College Planning & Management

OCT 2012

College Planning & Management is the information resource for professionals serving the college and university market. Covering facilities, security, technology and business.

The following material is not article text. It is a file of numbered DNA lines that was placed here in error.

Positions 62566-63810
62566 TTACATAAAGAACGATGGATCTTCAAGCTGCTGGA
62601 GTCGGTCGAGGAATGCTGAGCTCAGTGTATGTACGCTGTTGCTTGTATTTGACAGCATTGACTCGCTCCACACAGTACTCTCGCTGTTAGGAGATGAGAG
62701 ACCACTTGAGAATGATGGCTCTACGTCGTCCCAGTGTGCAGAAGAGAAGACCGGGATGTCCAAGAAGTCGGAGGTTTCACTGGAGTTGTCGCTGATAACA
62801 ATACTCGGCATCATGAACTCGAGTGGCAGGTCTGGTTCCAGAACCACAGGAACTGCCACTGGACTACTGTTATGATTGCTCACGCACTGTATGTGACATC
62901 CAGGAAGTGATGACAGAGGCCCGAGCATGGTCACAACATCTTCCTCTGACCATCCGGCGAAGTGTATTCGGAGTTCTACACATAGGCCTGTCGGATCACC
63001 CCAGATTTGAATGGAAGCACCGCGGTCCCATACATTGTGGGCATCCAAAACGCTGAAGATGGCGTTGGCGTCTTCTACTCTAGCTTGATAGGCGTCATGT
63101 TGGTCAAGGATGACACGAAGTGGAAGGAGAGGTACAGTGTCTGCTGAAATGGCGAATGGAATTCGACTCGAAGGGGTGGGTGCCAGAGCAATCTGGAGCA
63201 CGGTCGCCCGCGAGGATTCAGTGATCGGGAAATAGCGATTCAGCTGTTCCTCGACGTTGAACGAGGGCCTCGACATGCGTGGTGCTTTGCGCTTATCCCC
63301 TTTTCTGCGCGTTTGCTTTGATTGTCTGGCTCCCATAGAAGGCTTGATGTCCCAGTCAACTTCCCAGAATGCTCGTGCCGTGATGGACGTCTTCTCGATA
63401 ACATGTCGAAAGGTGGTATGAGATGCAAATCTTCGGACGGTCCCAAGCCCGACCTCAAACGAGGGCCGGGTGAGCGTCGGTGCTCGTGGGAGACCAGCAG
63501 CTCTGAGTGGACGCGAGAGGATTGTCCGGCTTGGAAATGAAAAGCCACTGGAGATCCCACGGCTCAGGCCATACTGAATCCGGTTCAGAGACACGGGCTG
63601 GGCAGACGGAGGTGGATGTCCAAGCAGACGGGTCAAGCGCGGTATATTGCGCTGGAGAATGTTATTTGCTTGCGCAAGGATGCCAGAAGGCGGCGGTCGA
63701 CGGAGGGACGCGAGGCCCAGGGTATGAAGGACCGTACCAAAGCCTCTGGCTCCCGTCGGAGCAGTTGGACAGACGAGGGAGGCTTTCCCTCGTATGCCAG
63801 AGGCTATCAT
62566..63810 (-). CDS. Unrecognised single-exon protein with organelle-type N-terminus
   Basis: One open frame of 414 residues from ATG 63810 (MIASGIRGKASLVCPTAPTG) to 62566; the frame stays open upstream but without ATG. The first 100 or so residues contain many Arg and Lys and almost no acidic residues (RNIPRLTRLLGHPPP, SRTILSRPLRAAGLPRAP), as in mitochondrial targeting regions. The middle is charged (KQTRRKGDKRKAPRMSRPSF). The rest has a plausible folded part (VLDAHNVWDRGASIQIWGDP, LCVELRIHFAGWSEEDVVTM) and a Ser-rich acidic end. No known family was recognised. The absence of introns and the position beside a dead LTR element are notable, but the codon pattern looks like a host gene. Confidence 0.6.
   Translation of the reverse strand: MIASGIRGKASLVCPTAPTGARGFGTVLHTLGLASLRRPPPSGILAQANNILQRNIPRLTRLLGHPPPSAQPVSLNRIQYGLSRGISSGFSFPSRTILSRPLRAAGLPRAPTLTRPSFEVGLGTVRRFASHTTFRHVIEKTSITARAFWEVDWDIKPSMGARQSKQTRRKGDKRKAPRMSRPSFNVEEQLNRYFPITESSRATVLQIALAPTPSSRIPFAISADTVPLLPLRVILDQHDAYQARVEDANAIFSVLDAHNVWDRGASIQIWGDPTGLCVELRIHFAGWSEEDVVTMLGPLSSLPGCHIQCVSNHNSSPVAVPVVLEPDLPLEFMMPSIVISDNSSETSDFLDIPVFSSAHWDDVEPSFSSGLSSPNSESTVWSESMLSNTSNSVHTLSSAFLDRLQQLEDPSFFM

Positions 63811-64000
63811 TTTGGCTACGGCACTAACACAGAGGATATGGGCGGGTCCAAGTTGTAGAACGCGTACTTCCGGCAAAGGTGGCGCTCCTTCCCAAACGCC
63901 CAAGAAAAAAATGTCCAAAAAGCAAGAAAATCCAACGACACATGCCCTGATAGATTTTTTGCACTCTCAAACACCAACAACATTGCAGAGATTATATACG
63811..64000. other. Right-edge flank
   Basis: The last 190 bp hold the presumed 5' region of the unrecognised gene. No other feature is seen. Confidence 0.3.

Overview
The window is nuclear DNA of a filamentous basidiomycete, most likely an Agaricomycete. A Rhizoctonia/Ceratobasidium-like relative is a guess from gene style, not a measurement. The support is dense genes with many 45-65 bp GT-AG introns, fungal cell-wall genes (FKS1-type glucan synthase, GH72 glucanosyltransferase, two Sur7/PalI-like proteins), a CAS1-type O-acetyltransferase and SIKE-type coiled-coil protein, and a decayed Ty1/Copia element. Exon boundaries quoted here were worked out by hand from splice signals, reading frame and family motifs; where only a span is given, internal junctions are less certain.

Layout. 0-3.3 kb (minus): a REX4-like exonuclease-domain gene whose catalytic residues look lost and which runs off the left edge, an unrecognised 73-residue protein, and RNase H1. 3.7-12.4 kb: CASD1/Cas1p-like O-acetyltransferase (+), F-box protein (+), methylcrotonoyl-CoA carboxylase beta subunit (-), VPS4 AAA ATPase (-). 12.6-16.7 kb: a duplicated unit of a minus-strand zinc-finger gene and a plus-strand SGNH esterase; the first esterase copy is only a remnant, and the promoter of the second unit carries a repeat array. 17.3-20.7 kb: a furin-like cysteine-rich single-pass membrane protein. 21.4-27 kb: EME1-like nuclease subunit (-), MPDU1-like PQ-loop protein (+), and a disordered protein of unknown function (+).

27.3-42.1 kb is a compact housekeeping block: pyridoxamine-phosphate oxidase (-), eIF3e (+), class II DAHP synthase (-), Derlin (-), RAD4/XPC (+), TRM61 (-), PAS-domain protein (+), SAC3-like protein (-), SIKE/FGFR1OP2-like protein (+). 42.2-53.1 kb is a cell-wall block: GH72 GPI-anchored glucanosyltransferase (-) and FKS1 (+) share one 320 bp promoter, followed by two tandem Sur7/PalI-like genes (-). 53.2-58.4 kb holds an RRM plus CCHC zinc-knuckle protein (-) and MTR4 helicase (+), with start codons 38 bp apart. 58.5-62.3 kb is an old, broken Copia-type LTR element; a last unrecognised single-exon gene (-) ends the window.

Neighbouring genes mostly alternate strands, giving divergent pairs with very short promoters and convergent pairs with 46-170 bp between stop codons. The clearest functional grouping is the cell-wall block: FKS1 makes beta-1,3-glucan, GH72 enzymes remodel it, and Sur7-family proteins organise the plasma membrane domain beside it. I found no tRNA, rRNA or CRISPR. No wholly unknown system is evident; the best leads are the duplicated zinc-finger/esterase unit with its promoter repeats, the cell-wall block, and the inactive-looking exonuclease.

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Campus Security Watch AN EYE ON WHAT'S HAPPENING Resource Available to Promote Mental Health and Safety on Campus IN RECENT YEARS, EVENTS LIKE THE TRAGEDIES AT VIRGINIA TECH and Northern Illinois University spurred the creation of campus teams that can both anticipate and respond to different types of campus problems or threats. More recently, the tragic shootings in Colorado brought attention to the role of campus teams. As students begin a new school year, a comprehensive guide for establishing new teams and managing existing ones is being made available to colleges and universities across the country. "Balancing Safety and Support on Campus: A Guide for Campus Teams" is a free online resource and project of the Higher Education Mental Health Alliance (HEMHA). The initiative is being led by The Jed Foundation, the nation's leading organization working to promote emotional health and prevent suicide among America's college students. "We are incredibly proud to have been able to lead such an important project on behalf of HEMHA," says College is a critical time for mental health, and effec- tive campus teams are essential for identifying strug- gling students before problems worsen. John MacPhee, executive director of The Jed Foundation. "College is a critical time for mental health, and effective campus teams are essential for identifying strug- gling students before problems worsen. The new guide is a comprehensive tool for schools to help with their efforts to promote emotional health and protect the safety of all students." The reality is that, while violent events may generate headlines, college students are far more likely to pose a risk to themselves than to others: suicides are between 75 and 100 times more common than homicide on college campuses. Campus teams can play a crucial role in early identifi cation of problems, early intervention, and suicide prevention on college campuses. This new guide covers the full range of each team's responsibilities, from worries about a struggling student to campus safety concerns. Created with input from a group of national experts who have served on and advised teams throughout the country, the guide helps campus professionals understand all of the factors that should be considered, including team mission and scope, name, membership, functions and procedures, as well as common pitfalls and obstacles they may face. Campus professionals can access this free, downloadable resource by visiting The Jed Foundation website at Three NCAA Facilities Receive Safety Awards The National Center for Spectator Sports Safety and Security at the University of Southern Mississippi recently presented its 2012 Facil- ity Achievement Awards. This award recognizes facilities that have performed above and beyond normal operations to demonstrate an innovative approach to enhancing safety and security. The chosen facilities may also have resolved a sig- 16 COLLEGE PLANNING & MANAGEMENT / OCTOBER 2012 nifi cant safety/security issue or incident. The award is selected by each professional league and the NCAA and presented annually by a league offi cial at the National Sports Safety and Security Conference & Exhibition. Three NCAA facilities earned 2012 Facility Achievement Awards. They are: The Gaylord Family Oklahoma Memorial Stadium at the University of Oklahoma, Ben Hill Griffi n Stadium at the University of Florida, and Highpoint Solutions Sta- dium at Rutgers University. New Paper on Active Shooter Situations In December of 2011, College Planning & Management's Safety & Security col- umnist Michael Dorn and Steve Satterly, Jr., began work on a research effort to ex- amine the potential benefi ts and dangers of teaching students and staff to attack an active shooter. The result of that research is Fight, Flight, or Lockdown - Teaching Students and Staff to Attack Active Shoot- ers Could Result in Decreased Casualties or Needless Deaths, a 5,000-word topical paper based on the review of numerous school shootings, forensic evaluation of school shooting cases, and the results of more than 1,700 school crisis simulations during structured interviews with more than 500 campus employees from across the U.S. The heavily cited paper documents that while there have already been instances where school staff and students have interrupted school shootings, there have also been deaths and serious injuries when students and staff attempted to confront suspects with physical contact. This topic has generated considerable interest recently due to the mass casualty shoot- ing at a movie theater in Aurora, CO, and another tragic incident at a Sikh temple in Wisconsin. The paper can be downloaded at no cost at resources/articles. CPM WWW.PLANNING4EDUCATION.COM

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